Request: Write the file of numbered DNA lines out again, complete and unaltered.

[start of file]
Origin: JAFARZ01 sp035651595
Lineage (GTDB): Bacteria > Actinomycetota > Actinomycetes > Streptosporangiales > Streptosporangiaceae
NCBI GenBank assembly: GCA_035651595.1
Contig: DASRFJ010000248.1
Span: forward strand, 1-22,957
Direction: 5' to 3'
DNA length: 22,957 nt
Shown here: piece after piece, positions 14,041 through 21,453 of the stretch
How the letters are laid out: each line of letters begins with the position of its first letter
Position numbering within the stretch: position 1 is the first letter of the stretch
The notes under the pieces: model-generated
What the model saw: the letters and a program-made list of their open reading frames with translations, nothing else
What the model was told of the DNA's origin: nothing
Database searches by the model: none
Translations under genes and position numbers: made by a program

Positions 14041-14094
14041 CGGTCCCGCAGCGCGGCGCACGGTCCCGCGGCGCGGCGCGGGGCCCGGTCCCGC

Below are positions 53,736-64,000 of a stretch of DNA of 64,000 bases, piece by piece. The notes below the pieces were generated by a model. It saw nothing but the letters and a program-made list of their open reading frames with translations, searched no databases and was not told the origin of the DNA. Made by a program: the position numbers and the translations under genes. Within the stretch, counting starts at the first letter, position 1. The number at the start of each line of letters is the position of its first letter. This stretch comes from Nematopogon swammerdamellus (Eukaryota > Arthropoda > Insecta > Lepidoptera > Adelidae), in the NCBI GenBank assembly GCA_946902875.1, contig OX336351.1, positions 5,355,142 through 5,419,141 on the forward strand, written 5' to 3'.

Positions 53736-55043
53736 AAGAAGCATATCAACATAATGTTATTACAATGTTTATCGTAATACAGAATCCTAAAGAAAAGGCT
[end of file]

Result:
Origin: JAFARZ01 sp035651595
Lineage (GTDB): Bacteria > Actinomycetota > Actinomycetes > Streptosporangiales > Streptosporangiaceae
NCBI GenBank assembly: GCA_035651595.1
Contig: DASRFJ010000248.1
Span: forward strand, 1-22,957
Direction: 5' to 3'
DNA length: 22,957 nt
Shown here: piece after piece, positions 14,041 through 21,453 of the stretch
How the letters are laid out: each line of letters begins with the position of its first letter
Position numbering within the stretch: position 1 is the first letter of the stretch
The notes under the pieces: model-generated
What the model saw: the letters and a program-made list of their open reading frames with translations, nothing else
What the model was told of the DNA's origin: nothing
Database searches by the model: none
Translations under genes and position numbers: made by a program

Positions 14041-14094
14041 CGGTCCCGCAGCGCGGCGCACGGTCCCGCGGCGCGGCGCGGGGCCCGGTCCCGC

Below are positions 53,736-64,000 of a stretch of DNA of 64,000 bases, piece by piece. The notes below the pieces were generated by a model. It saw nothing but the letters and a program-made list of their open reading frames with translations, searched no databases and was not told the origin of the DNA. Made by a program: the position numbers and the translations under genes. Within the stretch, counting starts at the first letter, position 1. The number at the start of each line of letters is the position of its first letter. This stretch comes from Nematopogon swammerdamellus (Eukaryota > Arthropoda > Insecta > Lepidoptera > Adelidae), in the NCBI GenBank assembly GCA_946902875.1, contig OX336351.1, positions 5,355,142 through 5,419,141 on the forward strand, written 5' to 3'.

Positions 53736-55043
53736 AAGAAGCATATCAACATAATGTTATTACAATGTTTATCGTAATACAGAATCCTAAAGAAAAGGCT